Jeremy Corbyn, at a visit to the scene of the Grenfell tragic event and to some of the families and victims of the inferno, he suggested that empty luxury flats in the area of Kensington and Chelsea should be requisitioned and given to victims made homeless by the fire if necessary.
Fresh from an unexpected performance at the poll on 8th June, where clearly his image and personalities have seen a tremendous improvement and a record personal approval rating, Jeremy Corbyn won, even more hearts by his visit to the scene, where he demonstrated his emotional touch and effortless ability to connect with people, which drew a sharp contrast to the Prime Minister’s visit.
This is not the news; the news is his opinion of what should happen immediately. While Government has promised to rehouse affected people, Jeremy Corbyn’s attention was drawn to “unoccupied luxury” homes.
In an emotionally charged atmosphere, the event is still very raw, the impacts are real and people are angry at what is clearly an unnecessary loss of lives at first, then descended into lack of timely and adequate response from authorities, people no doubt look up to the government for answers, not politics and no grandstanding, but practical answers that can be implemented immediately. One of the immediate problems facing victims was accommodation, followed by several other things like restoring people’s lives to near normal, although the passages of time heal, I don’t see how anyone would get over this very quickly.
Now, any statements made by politicians, either in power or opposition, that are not practical or deliverable within the timeframe needed are not only wrong, but such politicians are playing politics with people’s emotion and circumstances either knowingly or ignorantly. I can only describe this as playing to the gallery but at a wrong place and time.
The nice cuddly, social justice campaigner is a politician after all.
His suggestion that Government should take up unoccupied luxury homes in the borough was not practicable, it is of no use to victims of Grenfell Tower as this will require policy changes which will take some time to be passed, and he knows it. He said it anyway to further his reputation as people’s man.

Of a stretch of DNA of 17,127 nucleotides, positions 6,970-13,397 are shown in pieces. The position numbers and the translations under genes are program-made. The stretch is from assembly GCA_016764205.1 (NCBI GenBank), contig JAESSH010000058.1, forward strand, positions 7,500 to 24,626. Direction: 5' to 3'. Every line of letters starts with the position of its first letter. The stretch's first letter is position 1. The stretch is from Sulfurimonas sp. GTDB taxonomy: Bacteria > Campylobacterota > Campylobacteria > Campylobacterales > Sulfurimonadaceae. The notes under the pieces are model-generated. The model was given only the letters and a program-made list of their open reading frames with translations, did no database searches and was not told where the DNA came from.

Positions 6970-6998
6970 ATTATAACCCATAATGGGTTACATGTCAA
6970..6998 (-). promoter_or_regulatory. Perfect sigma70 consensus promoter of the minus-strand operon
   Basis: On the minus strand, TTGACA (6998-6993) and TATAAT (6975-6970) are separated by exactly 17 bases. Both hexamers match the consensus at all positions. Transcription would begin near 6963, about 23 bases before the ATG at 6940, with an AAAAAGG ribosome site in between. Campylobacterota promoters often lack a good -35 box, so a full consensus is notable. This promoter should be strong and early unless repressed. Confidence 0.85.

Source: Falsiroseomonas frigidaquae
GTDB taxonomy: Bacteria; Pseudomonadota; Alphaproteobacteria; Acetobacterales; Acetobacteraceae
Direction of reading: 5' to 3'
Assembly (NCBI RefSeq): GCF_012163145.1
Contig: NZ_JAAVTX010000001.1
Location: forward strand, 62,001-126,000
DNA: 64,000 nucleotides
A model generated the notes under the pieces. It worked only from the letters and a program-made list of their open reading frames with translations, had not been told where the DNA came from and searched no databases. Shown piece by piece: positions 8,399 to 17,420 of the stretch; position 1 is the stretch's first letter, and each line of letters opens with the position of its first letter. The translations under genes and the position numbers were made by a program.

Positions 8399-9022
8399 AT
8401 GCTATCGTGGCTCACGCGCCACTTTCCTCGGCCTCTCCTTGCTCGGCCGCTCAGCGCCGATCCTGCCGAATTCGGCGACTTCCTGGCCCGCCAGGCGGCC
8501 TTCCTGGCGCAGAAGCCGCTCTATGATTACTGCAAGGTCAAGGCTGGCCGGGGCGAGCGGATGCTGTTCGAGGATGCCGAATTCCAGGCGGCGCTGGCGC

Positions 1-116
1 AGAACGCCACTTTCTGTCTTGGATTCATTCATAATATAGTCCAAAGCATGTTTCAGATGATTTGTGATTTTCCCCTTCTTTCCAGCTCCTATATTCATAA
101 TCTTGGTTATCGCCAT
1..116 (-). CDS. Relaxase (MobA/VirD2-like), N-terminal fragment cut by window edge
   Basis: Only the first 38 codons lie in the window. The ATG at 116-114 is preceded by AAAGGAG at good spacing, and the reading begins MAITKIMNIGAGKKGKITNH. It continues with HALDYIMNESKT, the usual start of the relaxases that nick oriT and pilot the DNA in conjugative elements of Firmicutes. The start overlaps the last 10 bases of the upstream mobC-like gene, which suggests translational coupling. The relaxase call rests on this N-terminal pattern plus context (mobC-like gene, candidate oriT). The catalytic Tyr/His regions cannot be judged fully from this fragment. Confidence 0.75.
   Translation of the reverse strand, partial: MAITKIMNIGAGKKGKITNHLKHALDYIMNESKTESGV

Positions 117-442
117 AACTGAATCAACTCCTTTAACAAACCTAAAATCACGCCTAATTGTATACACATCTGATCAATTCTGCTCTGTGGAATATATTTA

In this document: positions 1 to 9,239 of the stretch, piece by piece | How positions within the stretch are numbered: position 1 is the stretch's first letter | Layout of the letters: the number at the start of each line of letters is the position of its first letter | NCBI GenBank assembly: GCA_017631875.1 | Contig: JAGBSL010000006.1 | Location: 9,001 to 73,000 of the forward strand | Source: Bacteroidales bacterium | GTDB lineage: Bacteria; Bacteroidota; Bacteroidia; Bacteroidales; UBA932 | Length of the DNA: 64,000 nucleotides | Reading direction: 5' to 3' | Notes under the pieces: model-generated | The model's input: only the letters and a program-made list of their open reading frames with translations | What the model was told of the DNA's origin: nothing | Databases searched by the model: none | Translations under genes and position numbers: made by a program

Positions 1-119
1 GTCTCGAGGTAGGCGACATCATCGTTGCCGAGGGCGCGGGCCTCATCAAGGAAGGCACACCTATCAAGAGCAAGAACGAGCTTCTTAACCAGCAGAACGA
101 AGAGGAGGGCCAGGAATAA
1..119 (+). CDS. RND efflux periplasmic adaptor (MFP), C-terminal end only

This reminded me of the Virgin train drama where he sat on the floor beside a toilet, claiming there was no seat but it later emerged that, while lack of seats may be problems at other times, at the very moment Corbyn was on the train, there were seats all over.
Unless he wishes to become a dictator, which I know or think he isn’t, and we are in a democracy anyway, Government acquisition of people’s property requires a process, a process that doesn’t just happen, this is aside the fact that the owners of the said unoccupied luxury houses have rights as citizens, investors or human as well.
The point here is not about the right or wrong or even the morality of buying up houses you don’t need, creating an artificial demand and raising the cost of houses as a whole beyond what can be afforded by an average person in the area. I don’t think this is the right thing, I think it disadvantaged people unfairly, but correcting the anomaly is not by creating another anomaly.
No doubt, this sort of posture and pronouncements will be popular and well received by a lot of people, but when the person making the pronouncement knows it is not possible, at least in the immediate future to just knock doors down and hand keys over to others, does It amount to deceit? Or maybe a bit of delusion? or the desire to say something nice? or that is who he really is?
I like and share some of Jeremy Corbyn’s stands on social justice, in as far as people should be treated and govern fairly, with dignity, respect and equitably. However, his extension of that definition is where I depart from him. I believe it is part of social justice that people who create wealth should have the right to reap the benefit of their creations without the threat and jibes from politicians and interference from government.
Jeremy Corbyn’s disdain for wealth creation is worrying and dangerous, in my opinion, putting forward a wartime policy like land requisition is just one of many of his expressions, given any opportunity; he would show his deep-seated ideology against wealth acquisition.
Land requisitioning was a tool used during the world wars for military and civilian functions related to the war effort. The government of the time had to defend the nation anyway; there was no option, so it was a necessary tool at the time. Grenfell Tower was a monumental disaster in which residents sufferings can be compared with the sufferings of victims of war, the difference today, however, is that there are options to provide alternative accommodation both in the immediate and long term.
I believe it is socially justifiable for Corbyn to encourage upward social mobility. Yes, according to the State of the Nation report in 2016 on social mobility in Great Britain, the record is abysmal and disgraceful for a wealthy western democracy. It is perfectly within social rebalancing to encourage ambition and to support it, but to continue to make people feel that their circumstances are caused by others, or, by the virtue of other people’s successes is wrong.
There are types of toxic wealth creation that are wrong both morally and ethically, they may be within the legal limit but still wrong, the types that impede others or that disadvantaged others, these types should be lawfully rail against.
If you legitimately get it and pay the tax due on it, you are also entitled to have space and freedom to spend it how you choose to so long as is within the law. This principle applies to all.
To the people of Grenfell, my heart continues to bleed, the tragedy is not of residents of Grenfell Tower alone, but of the entire nation.
We should, however, prevent politicians seeking to make political gains from the misery of people that need practical help.